• Thank you! The advice to try a different lab is great. I'll try to diversify my research experience. – Dando18 Jan 3 at 3:33
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For what I have read you are the initial states of making research because you mention that you have done

I have gotten to read literature, submit an abstract to a conference and even work on an open source software project.

That is a very good start, but here it could happen some issues that could bring the first disputes in your newly weeding with research; these are:

  • It could happen that your abstract can be rejected or even if it passes nobody assures you that your final paper would be accepted. You should get used to that, and consider that are a lot of external factors that should not discourage you; for example: personal thoughts or bias of a reviewer, low-acceptance rate of some conferences, and even maybe your work is great, but you failed to express it adequately in a research paper.
  • It could happen also that you find yourself in a labyrinth without a way out when you are doing your PhD, that could bring discouragement, but also you should not let this to put you down and continue until you see a light at the end of the tunnel. In this last part your adviser has a huge role, if your communication with him or her is poor, then you can end up in a no way-out street.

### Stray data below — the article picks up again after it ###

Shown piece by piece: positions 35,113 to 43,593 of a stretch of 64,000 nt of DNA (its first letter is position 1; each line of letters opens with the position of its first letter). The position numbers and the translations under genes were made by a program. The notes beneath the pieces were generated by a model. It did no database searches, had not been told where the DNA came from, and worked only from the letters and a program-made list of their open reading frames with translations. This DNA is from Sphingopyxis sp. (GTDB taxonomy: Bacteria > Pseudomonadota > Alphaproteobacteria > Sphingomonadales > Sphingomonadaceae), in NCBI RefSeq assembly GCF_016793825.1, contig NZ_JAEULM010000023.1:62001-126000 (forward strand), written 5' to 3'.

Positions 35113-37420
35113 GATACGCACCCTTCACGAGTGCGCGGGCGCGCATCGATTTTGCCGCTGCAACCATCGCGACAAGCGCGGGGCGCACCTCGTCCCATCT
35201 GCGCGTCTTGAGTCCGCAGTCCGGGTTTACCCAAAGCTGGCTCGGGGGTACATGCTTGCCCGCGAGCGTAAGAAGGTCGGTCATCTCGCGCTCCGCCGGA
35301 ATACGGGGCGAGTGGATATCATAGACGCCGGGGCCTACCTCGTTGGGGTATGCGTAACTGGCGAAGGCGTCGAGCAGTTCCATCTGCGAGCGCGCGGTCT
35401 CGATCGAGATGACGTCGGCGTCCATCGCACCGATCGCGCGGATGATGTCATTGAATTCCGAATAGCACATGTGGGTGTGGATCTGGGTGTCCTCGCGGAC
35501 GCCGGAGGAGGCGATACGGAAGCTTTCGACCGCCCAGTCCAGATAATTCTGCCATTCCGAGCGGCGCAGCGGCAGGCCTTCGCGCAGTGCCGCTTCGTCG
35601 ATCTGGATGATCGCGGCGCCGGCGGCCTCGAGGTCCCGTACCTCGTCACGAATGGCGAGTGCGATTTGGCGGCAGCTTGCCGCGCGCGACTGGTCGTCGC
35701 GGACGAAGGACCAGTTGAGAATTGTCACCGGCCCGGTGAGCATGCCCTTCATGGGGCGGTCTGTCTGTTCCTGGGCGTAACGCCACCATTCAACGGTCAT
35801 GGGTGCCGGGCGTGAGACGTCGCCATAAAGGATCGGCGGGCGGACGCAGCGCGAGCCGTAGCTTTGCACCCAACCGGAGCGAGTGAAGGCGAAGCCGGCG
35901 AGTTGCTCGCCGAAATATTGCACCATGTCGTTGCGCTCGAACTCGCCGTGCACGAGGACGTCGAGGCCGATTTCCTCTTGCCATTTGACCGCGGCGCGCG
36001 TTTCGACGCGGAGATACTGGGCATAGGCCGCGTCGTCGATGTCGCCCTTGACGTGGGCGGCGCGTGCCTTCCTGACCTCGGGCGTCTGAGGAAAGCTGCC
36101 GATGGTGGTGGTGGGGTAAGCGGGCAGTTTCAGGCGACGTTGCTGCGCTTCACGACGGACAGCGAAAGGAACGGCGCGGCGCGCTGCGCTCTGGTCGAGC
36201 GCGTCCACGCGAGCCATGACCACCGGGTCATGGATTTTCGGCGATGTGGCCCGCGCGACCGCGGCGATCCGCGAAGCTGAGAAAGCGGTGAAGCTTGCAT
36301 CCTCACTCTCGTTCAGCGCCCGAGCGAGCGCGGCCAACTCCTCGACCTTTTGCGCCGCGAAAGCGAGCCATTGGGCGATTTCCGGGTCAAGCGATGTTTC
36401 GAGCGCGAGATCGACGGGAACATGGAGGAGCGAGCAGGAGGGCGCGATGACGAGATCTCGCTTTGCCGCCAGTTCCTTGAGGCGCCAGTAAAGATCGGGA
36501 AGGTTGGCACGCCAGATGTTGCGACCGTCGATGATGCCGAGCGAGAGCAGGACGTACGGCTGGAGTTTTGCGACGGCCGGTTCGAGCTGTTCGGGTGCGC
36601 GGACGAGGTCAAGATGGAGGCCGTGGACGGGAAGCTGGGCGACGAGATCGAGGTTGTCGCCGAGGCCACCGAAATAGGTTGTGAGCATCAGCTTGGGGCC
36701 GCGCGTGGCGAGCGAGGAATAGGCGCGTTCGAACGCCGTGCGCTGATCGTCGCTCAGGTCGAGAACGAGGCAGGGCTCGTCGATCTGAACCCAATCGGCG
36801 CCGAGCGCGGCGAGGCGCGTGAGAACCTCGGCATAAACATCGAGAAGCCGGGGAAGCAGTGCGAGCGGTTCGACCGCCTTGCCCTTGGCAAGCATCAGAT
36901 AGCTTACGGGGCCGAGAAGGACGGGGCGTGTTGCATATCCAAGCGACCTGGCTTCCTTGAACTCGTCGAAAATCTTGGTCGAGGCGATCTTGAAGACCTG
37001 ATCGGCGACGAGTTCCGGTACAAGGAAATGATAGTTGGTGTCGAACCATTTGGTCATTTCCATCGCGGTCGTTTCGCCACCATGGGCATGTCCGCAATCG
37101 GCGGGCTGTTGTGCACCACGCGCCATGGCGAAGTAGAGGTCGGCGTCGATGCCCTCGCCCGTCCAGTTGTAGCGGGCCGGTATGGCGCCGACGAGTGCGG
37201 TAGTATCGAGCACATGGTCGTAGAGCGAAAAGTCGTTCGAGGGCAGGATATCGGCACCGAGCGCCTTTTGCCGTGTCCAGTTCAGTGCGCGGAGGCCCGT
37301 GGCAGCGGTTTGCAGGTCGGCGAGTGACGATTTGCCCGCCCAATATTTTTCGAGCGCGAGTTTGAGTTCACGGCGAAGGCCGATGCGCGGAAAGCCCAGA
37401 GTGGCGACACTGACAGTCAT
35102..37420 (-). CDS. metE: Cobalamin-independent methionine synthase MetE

Regarding your questions, even though I have pointed some important facts above that you should think about them:

Is this sort of phase common in research? Should I be worried about it?

Yes, it is common. At the beginning, you start thinking that with your research tasks your will be earning a Nobel Prize (it can be the case), but when you continue you find some obstacles that deviate you from the path you initially marked. You should not be worried about it, just enjoy the tasks that you are currently doing.

How can I assure myself that this is not a fleeting pursuit? That I will still enjoy research in 5 years?

This is a difficult one, it can happen that you will enjoy making research all your life or just it could happen that you could suffer from a burn-out and say "(f) word research" and pursue other activities. For example, I knew a very smart guy that was doing his PhD research (fully research oriented European style not the American course oriented) in a very breakthrough topic about evolution. It reached a point that his advisers and him did not manage to agree in how to end up the research; so he just drop it, published some papers as an independent researcher and not he has a business company related to construction.

Bottom line, just enjoy the research tasks in which you are now immerse, and try not to worry too much about what will happen in the future. Who knows? Maybe we have a new Turing award winner in sight!

Cheers

  • Just to add to this: PhDs have a very high dropout rate. But "dropping out" does not have to be a bad thing. If you go into it in good faith, but then find after a couple of years that it is not for you, there should be no shame attached to taking a different path. – Flyto Jan 3 at 13:18